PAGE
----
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Schedule for Cassini’s Final Days

The Jet Propulsion Laboratory has just published details about Cassini’s last days and its final plunge into Saturn on September 15. That last act turns the craft into our first planetary probe of Saturn, to use Linda Spilker’s memorable phrase. A Cassini project scientist at JPL, Spilker goes on to note that the probe will be “sampling Saturn’s atmosphere up until the last second. We’ll be sending data in near real time as we rush headlong into the atmosphere — it’s truly a first-of-its-kind event at Saturn.”

Image: Cassini streaks across Saturn’s sky in its final moments. Credit: NASA/JPL-Caltech.

I want to lift the Cassini final calendar out of this JPL news release, as many Centauri Dreams readers have expressed an interest particularly in the mission-ending atmospheric entry. We will likely lose radio contact within, JPL estimates, one to two minutes after the descent into the atmosphere begins. Eight of the twelve science instruments will be operating throughout the plunge, including the ion and neutral mass spectrometer (INMS), which will be sampling Saturn’s atmosphere. The imaging camera will be off during the descent.

The predicted time for loss of signal on Earth is 0754 EDT (1154 UTC) on September 15. JPL’s End of Mission Timeline is up and running, with a countdown clock and full schedule of events. The schedule below will probably be tweaked as we get closer to the final day, so keep checking the Timeline page as well as @CassiniSaturn on Twitter for updates.

Here’s the schedule as it stands this morning:

  • Sept. 9 Cassini will make the last of 22 passes between Saturn itself and its rings — closest approach is 1,044 miles (1,680 kilometers) above the clouds tops.
  • Sept. 11 — Cassini will make a distant flyby of Saturn’s largest moon, Titan. Even though the spacecraft will be 73,974 miles (119,049 kilometers) away, the gravitational influence of the moon will slow down the spacecraft slightly as it speeds past. A few days later, instead of passing through the outermost fringes of Saturn’s atmosphere, Cassini will dive in too deep to survive the friction and heating.
  • Sept. 14 — Cassini’s imaging cameras take their last look around the Saturn system, sending back pictures of moons Titan and Enceladus, the hexagon-shaped jet stream around the planet’s north pole, and features in the rings.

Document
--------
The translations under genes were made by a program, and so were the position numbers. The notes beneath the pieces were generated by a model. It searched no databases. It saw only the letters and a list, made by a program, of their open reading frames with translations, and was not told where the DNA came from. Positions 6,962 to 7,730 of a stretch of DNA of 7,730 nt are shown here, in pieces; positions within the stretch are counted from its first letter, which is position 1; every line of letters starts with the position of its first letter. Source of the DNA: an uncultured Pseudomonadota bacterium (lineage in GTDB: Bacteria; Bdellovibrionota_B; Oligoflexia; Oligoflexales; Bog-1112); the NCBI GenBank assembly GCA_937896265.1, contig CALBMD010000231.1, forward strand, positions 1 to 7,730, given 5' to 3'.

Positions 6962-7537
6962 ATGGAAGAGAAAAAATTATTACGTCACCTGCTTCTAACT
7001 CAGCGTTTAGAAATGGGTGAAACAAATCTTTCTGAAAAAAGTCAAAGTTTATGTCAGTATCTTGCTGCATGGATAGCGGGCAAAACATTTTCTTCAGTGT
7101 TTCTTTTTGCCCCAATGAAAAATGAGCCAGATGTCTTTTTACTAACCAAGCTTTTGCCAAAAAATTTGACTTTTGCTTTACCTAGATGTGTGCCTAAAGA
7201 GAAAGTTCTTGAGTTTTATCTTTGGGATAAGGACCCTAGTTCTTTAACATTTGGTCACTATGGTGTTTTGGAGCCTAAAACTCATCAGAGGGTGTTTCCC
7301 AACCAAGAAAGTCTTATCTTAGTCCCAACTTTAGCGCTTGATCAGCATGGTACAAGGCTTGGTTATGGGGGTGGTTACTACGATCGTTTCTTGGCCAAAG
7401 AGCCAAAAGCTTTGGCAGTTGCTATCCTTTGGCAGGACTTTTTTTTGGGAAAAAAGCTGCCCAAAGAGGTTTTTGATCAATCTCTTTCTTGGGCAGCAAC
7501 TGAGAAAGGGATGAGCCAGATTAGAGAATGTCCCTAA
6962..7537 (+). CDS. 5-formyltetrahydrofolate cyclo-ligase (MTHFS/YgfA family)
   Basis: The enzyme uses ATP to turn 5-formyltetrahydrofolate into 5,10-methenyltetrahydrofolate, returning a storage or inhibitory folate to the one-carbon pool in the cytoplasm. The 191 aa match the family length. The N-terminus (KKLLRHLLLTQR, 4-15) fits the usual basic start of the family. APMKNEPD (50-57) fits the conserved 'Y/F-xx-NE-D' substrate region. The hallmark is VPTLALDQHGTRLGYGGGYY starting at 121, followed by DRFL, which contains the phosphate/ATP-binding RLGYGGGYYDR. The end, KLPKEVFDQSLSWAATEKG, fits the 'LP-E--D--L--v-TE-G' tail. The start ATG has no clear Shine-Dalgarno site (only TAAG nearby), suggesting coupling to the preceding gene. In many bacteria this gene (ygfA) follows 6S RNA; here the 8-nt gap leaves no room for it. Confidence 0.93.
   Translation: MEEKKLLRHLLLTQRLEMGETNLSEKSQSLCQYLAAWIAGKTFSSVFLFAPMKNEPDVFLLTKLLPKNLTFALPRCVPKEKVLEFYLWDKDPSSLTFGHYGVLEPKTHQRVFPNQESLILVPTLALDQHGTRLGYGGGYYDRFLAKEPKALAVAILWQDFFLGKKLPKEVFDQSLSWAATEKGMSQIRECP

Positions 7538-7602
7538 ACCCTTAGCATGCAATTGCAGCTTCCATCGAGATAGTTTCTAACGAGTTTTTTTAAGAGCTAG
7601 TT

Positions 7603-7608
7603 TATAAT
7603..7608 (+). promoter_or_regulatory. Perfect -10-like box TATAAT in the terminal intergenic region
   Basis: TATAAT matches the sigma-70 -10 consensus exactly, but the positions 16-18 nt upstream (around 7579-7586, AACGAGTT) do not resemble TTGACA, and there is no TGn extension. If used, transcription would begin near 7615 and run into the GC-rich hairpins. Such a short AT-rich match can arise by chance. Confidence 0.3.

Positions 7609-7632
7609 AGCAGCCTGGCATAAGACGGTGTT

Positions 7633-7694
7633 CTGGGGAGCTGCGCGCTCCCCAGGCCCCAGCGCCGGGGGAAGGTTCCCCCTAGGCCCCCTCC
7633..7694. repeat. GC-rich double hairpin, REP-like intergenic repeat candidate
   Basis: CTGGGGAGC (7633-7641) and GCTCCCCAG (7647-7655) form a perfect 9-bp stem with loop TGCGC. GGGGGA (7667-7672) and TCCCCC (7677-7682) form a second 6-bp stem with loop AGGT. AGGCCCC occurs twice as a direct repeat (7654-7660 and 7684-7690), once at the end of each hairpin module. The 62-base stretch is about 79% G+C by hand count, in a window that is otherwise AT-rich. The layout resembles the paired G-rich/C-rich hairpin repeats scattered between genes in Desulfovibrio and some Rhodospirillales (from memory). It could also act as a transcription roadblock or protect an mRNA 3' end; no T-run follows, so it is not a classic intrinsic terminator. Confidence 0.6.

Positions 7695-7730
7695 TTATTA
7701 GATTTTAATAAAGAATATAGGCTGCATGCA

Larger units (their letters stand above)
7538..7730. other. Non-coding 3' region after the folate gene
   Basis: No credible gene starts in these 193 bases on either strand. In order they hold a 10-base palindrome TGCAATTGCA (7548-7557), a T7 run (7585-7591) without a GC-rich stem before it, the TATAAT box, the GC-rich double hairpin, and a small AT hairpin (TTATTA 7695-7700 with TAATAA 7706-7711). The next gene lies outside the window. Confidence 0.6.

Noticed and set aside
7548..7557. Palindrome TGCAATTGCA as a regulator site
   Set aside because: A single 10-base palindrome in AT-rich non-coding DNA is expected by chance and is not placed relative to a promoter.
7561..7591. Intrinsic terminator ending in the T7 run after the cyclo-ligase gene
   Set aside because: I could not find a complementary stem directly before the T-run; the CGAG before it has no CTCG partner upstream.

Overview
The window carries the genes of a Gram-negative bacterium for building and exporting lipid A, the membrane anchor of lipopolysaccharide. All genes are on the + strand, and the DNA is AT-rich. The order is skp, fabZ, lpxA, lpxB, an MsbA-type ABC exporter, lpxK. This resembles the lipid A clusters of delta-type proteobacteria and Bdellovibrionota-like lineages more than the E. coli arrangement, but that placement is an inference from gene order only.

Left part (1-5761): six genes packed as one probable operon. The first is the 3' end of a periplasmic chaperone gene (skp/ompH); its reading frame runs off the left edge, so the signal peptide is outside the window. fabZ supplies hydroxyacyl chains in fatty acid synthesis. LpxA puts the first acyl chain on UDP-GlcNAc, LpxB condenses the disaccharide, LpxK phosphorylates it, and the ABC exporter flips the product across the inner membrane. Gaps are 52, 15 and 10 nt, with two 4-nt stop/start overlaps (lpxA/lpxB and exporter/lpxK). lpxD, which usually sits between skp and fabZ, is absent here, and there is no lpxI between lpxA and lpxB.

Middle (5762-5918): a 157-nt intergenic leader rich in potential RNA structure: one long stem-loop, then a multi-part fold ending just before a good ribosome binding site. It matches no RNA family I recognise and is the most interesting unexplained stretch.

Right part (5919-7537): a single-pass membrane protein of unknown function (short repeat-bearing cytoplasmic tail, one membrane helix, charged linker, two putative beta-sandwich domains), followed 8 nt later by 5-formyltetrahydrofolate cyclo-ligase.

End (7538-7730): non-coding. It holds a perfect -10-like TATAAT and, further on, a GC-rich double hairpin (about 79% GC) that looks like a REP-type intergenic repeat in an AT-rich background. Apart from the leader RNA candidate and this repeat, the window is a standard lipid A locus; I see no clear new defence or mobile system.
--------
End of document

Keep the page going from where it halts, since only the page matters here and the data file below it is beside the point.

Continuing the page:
• Sept. 14 (5:45 p.m. EDT / 2:45 p.m. PDT) — Cassini turns its antenna to point at Earth, begins a communications link that will continue until end of mission, and sends back its final images and other data collected along the way.
  • Sept. 15 (4:37 a.m. EDT / 1:37 a.m. PDT) — The “final plunge” begins. The spacecraft starts a 5-minute roll to position INMS for optimal sampling of the atmosphere, transmitting data in near real time from now to end of mission.
  • Sept. 15 (7:53 a.m. EDT / 4:53 a.m. PDT) — Cassini enters Saturn’s atmosphere. Its thrusters fire at 10 percent of their capacity to maintain directional stability, enabling the spacecraft’s high-gain antenna to remain pointed at Earth and allowing continued transmission of data.
  • Sept. 15 (7:54 a.m. EDT / 4:54 a.m. PDT) — Cassini’s thrusters are at 100 percent of capacity. Atmospheric forces overwhelm the thrusters’ capacity to maintain control of the spacecraft’s orientation, and the high-gain antenna loses its lock on Earth. At this moment, expected to occur about 940 miles (1,510 kilometers) above Saturn’s cloud tops, communication from the spacecraft will cease, and Cassini’s mission of exploration will have concluded. The spacecraft will break up like a meteor moments later.

By the JPL countdown clock, it’s just under 16 days to final signal received on Earth as I write this. It’s worth quoting Cassini project manager Earl Maize at this point:

“The end of Cassini’s mission will be a poignant moment, but a fitting and very necessary completion of an astonishing journey. The Grand Finale represents the culmination of a seven-year plan to use the spacecraft’s remaining resources in the most scientifically productive way possible. By safely disposing of the spacecraft in Saturn’s atmosphere, we avoid any possibility Cassini could impact one of Saturn’s moons somewhere down the road, keeping them pristine for future exploration.”

Cassini doesn’t have HAL’s AI smarts, but I keep thinking about the final burn Arthur C. Clarke’s famous computer gave to the Discovery in the film 2010: The Year We Make Contact. ‘Poignant’ only begins to explore the complex emotions I’m feeling as we prepare to lose this bird.


{ 23 comments… add one }
  • ljk August 30, 2017, 13:04


    Astronomical Observability of the Cassini Entry into Saturn

    Ralph Lorenz

    (Submitted on 16 Aug 2017)

    The Cassini spacecraft will enter Saturn’s atmosphere on 15th September 2017. This event may be visible from Earth as a ‘meteor’ flash, and entry dynamics simulations and results from observation of spacecraft entries at Earth are summarized to develop expectations for astronomical observability.

    Comments: 10 pages, 2 figures, 2 tables

    Subjects: Earth and Planetary Astrophysics (astro-ph.EP)

    Cite as: arXiv:1708.05036 [astro-ph.EP]
    (or arXiv:1708.05036v1 [astro-ph.EP] for this version)

    Submission history

    From: Ralph Lorenz [view email]

    [v1] Wed, 16 Aug 2017 18:49:21 GMT (110kb)


  • Drew August 30, 2017, 15:05